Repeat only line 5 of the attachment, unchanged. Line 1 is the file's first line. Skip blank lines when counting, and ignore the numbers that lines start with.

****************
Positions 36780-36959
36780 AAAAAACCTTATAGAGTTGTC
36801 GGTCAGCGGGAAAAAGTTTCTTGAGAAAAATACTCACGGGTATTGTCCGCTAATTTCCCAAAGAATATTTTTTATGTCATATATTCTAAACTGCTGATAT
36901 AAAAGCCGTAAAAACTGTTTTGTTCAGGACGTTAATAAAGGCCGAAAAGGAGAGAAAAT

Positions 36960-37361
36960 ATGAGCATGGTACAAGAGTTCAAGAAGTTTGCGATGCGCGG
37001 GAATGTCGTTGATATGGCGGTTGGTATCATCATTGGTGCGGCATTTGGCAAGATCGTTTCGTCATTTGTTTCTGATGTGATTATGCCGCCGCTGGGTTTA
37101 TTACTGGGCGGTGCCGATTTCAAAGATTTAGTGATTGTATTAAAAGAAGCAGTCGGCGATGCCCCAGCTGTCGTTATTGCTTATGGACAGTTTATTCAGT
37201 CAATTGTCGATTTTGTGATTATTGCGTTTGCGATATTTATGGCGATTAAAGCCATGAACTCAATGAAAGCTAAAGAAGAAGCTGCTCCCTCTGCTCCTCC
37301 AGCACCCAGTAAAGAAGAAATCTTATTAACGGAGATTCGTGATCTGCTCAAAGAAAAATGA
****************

Positions 36960-37361